- thank you for your response. I appreciate that you took the time to engage with me.
I'd like to make it clear that, for me, this thread is not about defending my choice to reconcile. I am sharing some of the challenges that I have and am facing in this process, because I hope that others in a similar situation may find it helpful and also might choose to share experiences that I might find helpful.
May I ask whether you have experienced infidelity personally? And whether you and your spouse have always been uncompromisingly honest and forthright with one another? In my experience, some lies are an integral part of human interaction; and most especially of marriage. This would not be the case in an ideal world, of course.
(I will try to briefly address your questions here, but if you would like to have a more extended discussion around any of these issues, then please feel free to head over to my original thread for that.)
My husband's first affair was an online relationship that comprised 7 email exchanges after we were married. By the time I found them, I had had our first child and he had not communicated with her for more than a year. I found them hurtful because they were initially relatively sentimental/romantic (although he did write about being happy with his choice of me as his wife) and because he had misled me about the extent of their relationship before we got married, and continued intermittent electronic contact with her during our engagement and early months of our marriage. I found out hints of the second affair from the OW's husband, but my husband came clean about the far more extensive details on his own. I believe that he did this with a reasonable expectation of getting away with me knowing a far, far milder version of the truth.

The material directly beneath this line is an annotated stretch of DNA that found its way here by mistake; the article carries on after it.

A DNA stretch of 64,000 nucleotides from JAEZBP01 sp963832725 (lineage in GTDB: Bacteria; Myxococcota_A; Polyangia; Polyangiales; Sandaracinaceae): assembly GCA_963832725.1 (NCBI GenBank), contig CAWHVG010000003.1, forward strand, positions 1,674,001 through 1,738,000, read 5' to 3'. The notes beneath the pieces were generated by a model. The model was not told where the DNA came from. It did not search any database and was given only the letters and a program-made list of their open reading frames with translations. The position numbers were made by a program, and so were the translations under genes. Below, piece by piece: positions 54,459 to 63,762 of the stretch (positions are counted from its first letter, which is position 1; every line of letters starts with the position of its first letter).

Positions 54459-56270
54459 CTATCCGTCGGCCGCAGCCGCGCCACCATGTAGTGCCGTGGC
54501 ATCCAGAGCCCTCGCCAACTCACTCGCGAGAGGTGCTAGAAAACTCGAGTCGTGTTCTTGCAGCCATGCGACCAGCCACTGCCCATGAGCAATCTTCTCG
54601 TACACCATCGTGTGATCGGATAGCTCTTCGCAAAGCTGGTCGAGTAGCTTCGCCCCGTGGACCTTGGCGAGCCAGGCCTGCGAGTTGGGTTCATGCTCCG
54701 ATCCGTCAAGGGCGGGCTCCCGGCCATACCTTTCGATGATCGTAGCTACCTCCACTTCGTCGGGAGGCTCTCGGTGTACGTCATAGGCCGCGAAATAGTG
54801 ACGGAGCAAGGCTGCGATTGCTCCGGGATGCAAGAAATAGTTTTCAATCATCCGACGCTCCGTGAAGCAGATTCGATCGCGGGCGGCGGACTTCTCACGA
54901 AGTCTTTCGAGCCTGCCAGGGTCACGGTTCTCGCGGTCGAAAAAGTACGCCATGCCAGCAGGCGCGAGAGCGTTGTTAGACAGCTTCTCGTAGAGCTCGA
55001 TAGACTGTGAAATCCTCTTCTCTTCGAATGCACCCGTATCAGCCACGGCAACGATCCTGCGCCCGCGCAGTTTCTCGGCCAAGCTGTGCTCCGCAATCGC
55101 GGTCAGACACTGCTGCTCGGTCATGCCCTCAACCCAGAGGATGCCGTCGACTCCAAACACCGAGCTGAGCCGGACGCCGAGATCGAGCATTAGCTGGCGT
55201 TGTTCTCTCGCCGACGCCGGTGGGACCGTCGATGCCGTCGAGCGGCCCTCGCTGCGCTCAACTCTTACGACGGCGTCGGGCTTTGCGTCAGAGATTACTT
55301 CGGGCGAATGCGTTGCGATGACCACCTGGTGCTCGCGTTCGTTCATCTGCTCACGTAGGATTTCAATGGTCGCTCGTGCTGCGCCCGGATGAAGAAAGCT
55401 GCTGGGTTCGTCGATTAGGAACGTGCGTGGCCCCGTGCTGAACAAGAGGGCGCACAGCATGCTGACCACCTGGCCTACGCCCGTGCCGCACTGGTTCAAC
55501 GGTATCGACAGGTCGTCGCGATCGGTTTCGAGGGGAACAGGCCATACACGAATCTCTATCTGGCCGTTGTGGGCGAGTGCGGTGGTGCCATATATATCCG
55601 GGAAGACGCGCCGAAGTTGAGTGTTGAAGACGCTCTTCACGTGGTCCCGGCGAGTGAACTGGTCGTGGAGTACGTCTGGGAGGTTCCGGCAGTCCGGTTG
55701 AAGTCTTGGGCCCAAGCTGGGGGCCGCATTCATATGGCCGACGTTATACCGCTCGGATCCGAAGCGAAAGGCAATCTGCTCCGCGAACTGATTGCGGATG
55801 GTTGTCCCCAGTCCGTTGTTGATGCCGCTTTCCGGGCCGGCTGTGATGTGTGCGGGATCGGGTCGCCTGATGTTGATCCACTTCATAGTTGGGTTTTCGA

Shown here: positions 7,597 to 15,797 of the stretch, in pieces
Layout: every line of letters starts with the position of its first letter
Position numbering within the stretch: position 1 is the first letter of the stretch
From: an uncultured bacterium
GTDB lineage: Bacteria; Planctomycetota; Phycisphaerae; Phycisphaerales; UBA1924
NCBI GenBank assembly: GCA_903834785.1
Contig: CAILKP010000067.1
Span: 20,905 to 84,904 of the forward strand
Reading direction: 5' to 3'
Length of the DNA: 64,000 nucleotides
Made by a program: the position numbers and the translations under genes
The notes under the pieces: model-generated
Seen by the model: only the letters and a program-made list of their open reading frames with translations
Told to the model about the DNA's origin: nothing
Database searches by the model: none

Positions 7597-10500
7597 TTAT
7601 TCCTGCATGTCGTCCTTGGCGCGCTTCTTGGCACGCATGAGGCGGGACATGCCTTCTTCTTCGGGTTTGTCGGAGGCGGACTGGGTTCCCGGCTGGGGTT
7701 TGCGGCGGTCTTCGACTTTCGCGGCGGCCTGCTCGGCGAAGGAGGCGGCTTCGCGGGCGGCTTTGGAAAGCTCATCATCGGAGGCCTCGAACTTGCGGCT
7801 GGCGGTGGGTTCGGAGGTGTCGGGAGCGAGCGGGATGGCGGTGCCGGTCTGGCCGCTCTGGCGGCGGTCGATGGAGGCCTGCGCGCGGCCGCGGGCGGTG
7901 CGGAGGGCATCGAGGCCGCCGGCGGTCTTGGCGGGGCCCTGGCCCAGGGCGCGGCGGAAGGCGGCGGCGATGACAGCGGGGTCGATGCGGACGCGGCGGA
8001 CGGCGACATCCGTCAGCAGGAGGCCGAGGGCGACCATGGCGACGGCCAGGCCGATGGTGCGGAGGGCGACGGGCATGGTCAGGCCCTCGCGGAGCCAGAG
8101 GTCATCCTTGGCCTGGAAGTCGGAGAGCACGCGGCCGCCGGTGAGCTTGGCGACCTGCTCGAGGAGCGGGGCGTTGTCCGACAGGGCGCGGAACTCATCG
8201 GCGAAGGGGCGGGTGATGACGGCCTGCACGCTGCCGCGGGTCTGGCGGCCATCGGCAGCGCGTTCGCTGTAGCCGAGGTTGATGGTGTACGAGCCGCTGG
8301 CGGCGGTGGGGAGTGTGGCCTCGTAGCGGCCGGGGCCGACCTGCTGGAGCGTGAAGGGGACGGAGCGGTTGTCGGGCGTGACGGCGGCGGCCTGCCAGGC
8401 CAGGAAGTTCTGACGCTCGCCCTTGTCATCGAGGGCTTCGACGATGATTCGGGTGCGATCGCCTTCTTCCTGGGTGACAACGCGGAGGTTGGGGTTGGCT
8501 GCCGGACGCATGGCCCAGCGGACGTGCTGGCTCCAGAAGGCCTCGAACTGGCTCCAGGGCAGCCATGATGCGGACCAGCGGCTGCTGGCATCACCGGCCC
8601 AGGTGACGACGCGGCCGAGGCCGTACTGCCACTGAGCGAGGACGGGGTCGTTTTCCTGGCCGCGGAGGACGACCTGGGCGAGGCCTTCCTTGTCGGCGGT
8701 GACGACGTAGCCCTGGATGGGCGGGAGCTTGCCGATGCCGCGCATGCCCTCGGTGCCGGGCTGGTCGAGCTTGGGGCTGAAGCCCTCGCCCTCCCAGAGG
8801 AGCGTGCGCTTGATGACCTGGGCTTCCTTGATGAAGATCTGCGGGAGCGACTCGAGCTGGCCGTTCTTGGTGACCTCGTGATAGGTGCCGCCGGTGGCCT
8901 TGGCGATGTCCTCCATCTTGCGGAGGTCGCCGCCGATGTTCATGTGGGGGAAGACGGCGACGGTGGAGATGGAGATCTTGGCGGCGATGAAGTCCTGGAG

I discuss my feelings about the polygraph on my initial thread, but in short, I saw it as further, rather than sole, evidence of him telling the truth about the nature of his relationship.
As to the "complex feelings" point - there is a quote from a book by Frank Pittman that I have referenced here on TAM before, which answers this point more effectively than I can. (And I found it again!)
Myth #3. Affairs prove that love has gone from the marriage.
The reasons for affairs are rich and varied. Most of the reasons have to do with the ego state of the person having the affair rather than the person against whom the infidelity is being committed. ...
Even if someone did not love the spouse, an infidelity would be a rather complicated and indirect way to say so, and an inefficient way to approach the problems in the marriage. The feelings one spouse has for another are complicated from the beginning. The degree of complexity of the emotions in long-standing marriages is staggering. To reduce this complexity to a question as adolescent as the presence or absence of "love" is idiocy of the highest order. That question is best left to the petals of daisies.
Everyone involved... must recognize that marriage abounds in love, hate, lust, disgust, envy, guilt, pity, admiration, dependency, fear, and all other emotions known and unknown.
from Private lies : infidelity and the betrayal of intimacy by Frank Pittman (chapter 2, titled "Some myths about infidelity")
And finally - perhaps some people get to have simple, uncomplicated lives. Both sadly and happily for me, I do not appear to be one of them.